Free Market Rules

The founding principles of Turkish Republic stipulates looking out for the free market conditions, according to which the government shall intervene when the competition becomes destructive rather than constructive. And this intervention shall be done without disturbing the natural functioning of the market. This is the feature that distinguishes Turkey from other emerging markets.


However, I’ve been noticing for quite some time now that monetary authorities and regulators are implementing another design, which was made to finance government spending through the funds of financial institutions. This design also envisages ensuring that financial institutions keep the interest rate on loans and credits below a certain level. On top of that, the government implies that the banks must make a debt restructuring deal with the debtors who are in default, if not, the banks will have to receive very law default interest. But sometimes the government fails to explain in detail its own instructions.


For example, factoring companies have great difficulty in giving out loans because they were instructed to start providing loans before they have been issued a set of principles governing this type of lending. As far as I understand, the government is imposing the following action plan:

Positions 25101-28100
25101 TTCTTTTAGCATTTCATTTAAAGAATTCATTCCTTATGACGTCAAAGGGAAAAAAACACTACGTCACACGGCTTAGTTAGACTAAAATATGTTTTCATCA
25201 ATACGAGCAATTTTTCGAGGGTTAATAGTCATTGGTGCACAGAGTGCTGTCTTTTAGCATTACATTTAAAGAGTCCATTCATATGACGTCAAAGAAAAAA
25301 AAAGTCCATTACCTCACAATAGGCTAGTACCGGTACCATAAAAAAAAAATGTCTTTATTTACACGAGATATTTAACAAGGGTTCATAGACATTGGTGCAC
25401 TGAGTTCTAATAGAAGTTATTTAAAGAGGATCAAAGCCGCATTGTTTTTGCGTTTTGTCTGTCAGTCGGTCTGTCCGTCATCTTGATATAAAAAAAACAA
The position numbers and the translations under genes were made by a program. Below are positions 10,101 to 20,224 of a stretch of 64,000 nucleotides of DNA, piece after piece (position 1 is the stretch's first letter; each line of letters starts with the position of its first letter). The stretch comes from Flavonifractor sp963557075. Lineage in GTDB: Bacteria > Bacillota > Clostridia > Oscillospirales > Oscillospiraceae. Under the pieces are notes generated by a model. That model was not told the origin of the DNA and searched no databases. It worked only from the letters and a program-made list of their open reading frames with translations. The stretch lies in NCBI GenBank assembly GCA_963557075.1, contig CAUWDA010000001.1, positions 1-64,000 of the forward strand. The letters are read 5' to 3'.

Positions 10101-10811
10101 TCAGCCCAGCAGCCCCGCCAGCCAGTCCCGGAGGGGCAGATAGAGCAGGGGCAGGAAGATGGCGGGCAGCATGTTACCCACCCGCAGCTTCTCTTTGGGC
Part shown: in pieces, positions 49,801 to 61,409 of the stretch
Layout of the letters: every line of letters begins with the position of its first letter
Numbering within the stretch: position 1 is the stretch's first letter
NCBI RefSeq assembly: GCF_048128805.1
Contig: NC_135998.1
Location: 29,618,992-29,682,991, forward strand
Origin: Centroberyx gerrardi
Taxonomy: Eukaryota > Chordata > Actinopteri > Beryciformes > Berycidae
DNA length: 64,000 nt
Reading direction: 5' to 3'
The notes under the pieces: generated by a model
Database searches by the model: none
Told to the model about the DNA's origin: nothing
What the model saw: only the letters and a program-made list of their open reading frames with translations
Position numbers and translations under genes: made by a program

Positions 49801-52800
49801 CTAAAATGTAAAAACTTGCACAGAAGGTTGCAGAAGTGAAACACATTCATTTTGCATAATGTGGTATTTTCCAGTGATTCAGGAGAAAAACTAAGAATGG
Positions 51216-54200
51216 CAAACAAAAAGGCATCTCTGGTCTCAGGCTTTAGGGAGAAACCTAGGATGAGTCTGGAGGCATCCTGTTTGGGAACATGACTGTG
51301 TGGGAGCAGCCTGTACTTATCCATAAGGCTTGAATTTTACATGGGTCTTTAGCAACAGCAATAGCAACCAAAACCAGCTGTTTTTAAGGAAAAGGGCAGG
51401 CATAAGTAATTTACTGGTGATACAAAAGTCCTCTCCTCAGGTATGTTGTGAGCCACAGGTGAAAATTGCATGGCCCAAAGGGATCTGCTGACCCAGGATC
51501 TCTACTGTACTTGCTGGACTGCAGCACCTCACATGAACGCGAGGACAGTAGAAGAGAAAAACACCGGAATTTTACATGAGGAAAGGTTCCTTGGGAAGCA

Public banks are soon to start their loan campaigns. So, the private banks will have to keep up with these low-interest offers. Due to the extensive gap between the policy rate and the market rate, the government specifies as compulsory the purchase of government securities and the sale of foreign currency assets in order to curb both the loan volume and the interest rate level. Thus, with the funds generated through financial institutions, the Turkish lira-cost of government debt drops rapidly, while the brakes are put on dollarization.


“We’ve Never Experienced This Before…”

In short, the government is issuing a series of instructions to reach the point that should be in fact reached with the normalization of market conditions. The plan also involves borrowing designed in favour of the bank customers. Default interests to be paid in case of failure to fulfil obligations to banks on time are reduced to very low levels, leaving quite enough room for manoeuvre to the customers, but saying “You earned a lot last year, now it’s time to give some of it back” to financial institutions.

So, banks will have to restructure customer debt at higher interest rates instead of receiving low-interest default interest.

I must also warn that these new regulations in factoring might lead to unsupervised financial activities and unfortunately encourage debtors not to repay their debt due to the reduction of the default interest rate. To me, it seems inevitable that these low-interest loan campaigns will be used by some to satisfy their wants, not their needs.


I have no idea whether this attempt will be successful or now, or what sort of side effects it will bring, as we have not experienced such intense intervention in the markets before. And I leave it to your best judgement whether this plan has anything to do with free market conditions.